In the earliest sources, Prometheus was a lesser Titan known for his wit and cunning. In the Theogony, for example, Hesiod describes him as “full of various wiles”[24] and “ready-witted.”[25] According to Aeschylus’ Prometheus Bound, Prometheus switched sides during the Titanomachy and helped Zeus achieve dominion over the cosmos. In the aftermath of the conflict, he became a member of Zeus’ inner circle.

Theft of Fire and Punishment

It was not long, however, before Prometheus fell from the gods’ favor. The poet Hesiod—in two different epics—tells of how Prometheus first incurred the wrath of Zeus by playing a trick on him.[26] The gods had gathered for a banquet to forge their relationship with humankind when Prometheus presented Zeus with two sacrificial offerings. In one pile were the choice cuts of meat of a slaughtered bull, covered in unsightly skin and topped with the animal’s stomach; in the other (much larger) pile, there was nothing but bones, but these were more enticingly covered in white fat. 

Zeus saw through Prometheus’ trick but chose the second option anyway: the inedible parts of the animal wrapped up in a nice package. As a result, when humans sacrificed to the gods, they would only burn bones wrapped in fat, while saving the best cuts of meat for themselves.

Zeus raged at the Titan for being arrogant enough to try and fool a god: “Son of Iapetus, clever above all! So, sir, you have not yet forgotten your cunning arts!”[27] In his anger, Zeus took fire away from humanity. However, Prometheus was as clever as Zeus had observed. When the opportunity presented itself, he snuck into Hephaestus’ workshop and retrieved the fire, then hid it in a hollowed-out fennel stalk and presented it to humanity. In Aeschylus’ Prometheus Bound (as well as other sources), Prometheus also used this opportunity to teach humanity craftsmanship and other important skills. 

Prometheus painting by Jan Cossiers, 1636-1638

Prometheus Carrying Fire by Jan Cossiers (1630s). Museo del Prado, Madrid, Spain.

RKDPublic Domain

Once again, Zeus responded by punishing not only Prometheus but all of humanity. With Hephaestus and Athena, Zeus crafted a lovely young maiden named Pandora. Dressed in fine clothes and bedecked with jewels, Pandora was taught to be charming and coy. She was then given a jar filled with all the evils of the world (war, famine, death, disease) and sent to Prometheus’ brother Epimetheus, who married her against Prometheus’ advice.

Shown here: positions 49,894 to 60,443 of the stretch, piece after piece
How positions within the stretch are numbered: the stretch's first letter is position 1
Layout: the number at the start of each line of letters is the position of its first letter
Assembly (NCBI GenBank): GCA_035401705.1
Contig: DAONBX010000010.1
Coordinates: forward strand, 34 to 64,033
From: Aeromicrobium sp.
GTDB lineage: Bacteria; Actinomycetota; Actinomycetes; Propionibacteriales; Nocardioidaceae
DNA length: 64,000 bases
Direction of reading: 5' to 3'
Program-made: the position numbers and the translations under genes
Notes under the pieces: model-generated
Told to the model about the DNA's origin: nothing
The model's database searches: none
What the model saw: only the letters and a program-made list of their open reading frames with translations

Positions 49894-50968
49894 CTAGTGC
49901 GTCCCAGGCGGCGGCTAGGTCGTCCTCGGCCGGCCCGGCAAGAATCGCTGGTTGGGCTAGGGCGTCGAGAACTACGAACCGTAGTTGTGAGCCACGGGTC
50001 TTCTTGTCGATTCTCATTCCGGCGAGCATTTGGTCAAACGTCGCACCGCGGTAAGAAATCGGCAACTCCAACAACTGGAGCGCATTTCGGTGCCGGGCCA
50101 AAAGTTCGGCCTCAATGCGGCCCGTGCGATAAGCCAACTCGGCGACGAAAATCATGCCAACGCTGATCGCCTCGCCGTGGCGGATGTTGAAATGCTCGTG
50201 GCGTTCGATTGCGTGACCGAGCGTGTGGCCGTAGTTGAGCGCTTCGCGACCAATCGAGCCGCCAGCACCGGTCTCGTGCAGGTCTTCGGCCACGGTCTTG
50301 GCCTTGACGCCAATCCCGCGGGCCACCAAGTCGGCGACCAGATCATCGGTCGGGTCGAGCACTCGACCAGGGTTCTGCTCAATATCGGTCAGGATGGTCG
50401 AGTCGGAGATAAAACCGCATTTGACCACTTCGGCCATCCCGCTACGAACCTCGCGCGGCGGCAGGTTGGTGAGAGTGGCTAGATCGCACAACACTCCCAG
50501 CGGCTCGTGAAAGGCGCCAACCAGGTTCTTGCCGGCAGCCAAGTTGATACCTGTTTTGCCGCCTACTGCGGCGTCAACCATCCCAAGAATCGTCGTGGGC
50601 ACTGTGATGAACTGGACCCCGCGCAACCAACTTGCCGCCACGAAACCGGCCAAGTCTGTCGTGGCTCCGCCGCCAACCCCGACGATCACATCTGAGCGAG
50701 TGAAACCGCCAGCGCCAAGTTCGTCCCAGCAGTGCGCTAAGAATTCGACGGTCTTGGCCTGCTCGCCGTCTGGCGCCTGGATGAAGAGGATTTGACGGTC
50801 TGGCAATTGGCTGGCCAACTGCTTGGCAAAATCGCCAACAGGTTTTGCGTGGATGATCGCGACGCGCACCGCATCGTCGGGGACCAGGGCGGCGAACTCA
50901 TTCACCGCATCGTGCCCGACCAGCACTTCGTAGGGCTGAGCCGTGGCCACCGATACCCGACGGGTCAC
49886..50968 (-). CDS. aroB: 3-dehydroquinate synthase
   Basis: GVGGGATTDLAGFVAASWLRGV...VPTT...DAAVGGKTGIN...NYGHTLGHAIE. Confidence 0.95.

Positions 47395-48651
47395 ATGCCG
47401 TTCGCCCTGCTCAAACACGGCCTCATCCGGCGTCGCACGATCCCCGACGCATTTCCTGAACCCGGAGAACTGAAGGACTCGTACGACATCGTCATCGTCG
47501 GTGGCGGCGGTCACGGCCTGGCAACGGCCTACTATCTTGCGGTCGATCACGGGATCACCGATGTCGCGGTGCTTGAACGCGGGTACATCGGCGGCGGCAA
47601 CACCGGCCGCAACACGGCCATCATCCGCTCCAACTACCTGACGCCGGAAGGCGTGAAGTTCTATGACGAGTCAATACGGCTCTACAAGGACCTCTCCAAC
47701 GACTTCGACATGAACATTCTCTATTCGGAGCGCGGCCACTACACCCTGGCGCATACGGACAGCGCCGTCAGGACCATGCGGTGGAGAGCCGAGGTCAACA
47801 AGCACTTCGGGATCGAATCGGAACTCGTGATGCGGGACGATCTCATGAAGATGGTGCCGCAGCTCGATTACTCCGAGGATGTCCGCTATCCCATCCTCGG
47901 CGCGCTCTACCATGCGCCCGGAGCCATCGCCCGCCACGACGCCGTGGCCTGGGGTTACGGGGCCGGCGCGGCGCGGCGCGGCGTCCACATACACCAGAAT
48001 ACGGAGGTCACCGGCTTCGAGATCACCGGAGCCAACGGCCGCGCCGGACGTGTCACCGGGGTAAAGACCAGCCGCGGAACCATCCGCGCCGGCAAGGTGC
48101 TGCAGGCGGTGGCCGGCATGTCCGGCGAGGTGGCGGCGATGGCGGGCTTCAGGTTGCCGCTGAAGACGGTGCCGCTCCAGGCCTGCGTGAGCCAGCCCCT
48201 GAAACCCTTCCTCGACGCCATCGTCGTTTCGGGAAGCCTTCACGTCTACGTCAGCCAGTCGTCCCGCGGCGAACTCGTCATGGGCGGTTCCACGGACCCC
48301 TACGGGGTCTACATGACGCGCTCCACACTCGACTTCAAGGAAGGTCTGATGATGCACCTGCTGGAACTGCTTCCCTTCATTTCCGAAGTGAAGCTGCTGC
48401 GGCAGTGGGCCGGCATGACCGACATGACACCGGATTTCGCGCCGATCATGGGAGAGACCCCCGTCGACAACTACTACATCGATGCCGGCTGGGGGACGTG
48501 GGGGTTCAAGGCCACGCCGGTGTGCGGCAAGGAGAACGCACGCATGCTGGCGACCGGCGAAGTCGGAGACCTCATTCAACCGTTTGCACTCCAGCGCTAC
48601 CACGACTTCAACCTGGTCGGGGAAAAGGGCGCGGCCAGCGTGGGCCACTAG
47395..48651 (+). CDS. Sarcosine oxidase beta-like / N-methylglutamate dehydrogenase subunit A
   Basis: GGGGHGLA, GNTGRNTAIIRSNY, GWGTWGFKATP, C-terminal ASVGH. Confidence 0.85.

Though she was told never to open the jar, Pandora’s curiosity soon got the better of her. Her act unleashed a host of evils on the world of men, forever spoiling the peaceful existence they once knew. Only hope remained trapped in the jar:

But the rest, countless plagues, wander amongst men; for earth is full of evils and the sea is full. Of themselves diseases come upon men continually by day and by night, bringing mischief to mortals silently; for wise Zeus took away speech from them. So is there no way to escape the will of Zeus.[28]

Prometheus himself was then chained to a rock (often said to be located in the Caucasus Mountains). Every day an eagle would eat his liver, which grew back overnight, only to be eaten again the next day. Some traditions claimed that Prometheus was eventually delivered from this torment by the mortal hero Heracles, who slayed the eagle and released the Titan from his bonds.[29]

Prometheus and the Creation of Humanity

In Hesiod’s epics and other early sources for Greek mythology, Prometheus is represented as a benefactor of humanity—but not its creator. In fact, these earliest sources do not give any clear account of the creation of mortals.

In later traditions, however, Prometheus was often said to have created the human race out of clay.[30] Ovid describes the momentous event as follows:

But one more perfect and more sanctified,

a being capable of lofty thought,

intelligent to rule, was wanting still

man was created! Did the Unknown God

designing then a better world make man

of seed divine? or did Prometheus

take the new soil of earth (that still contained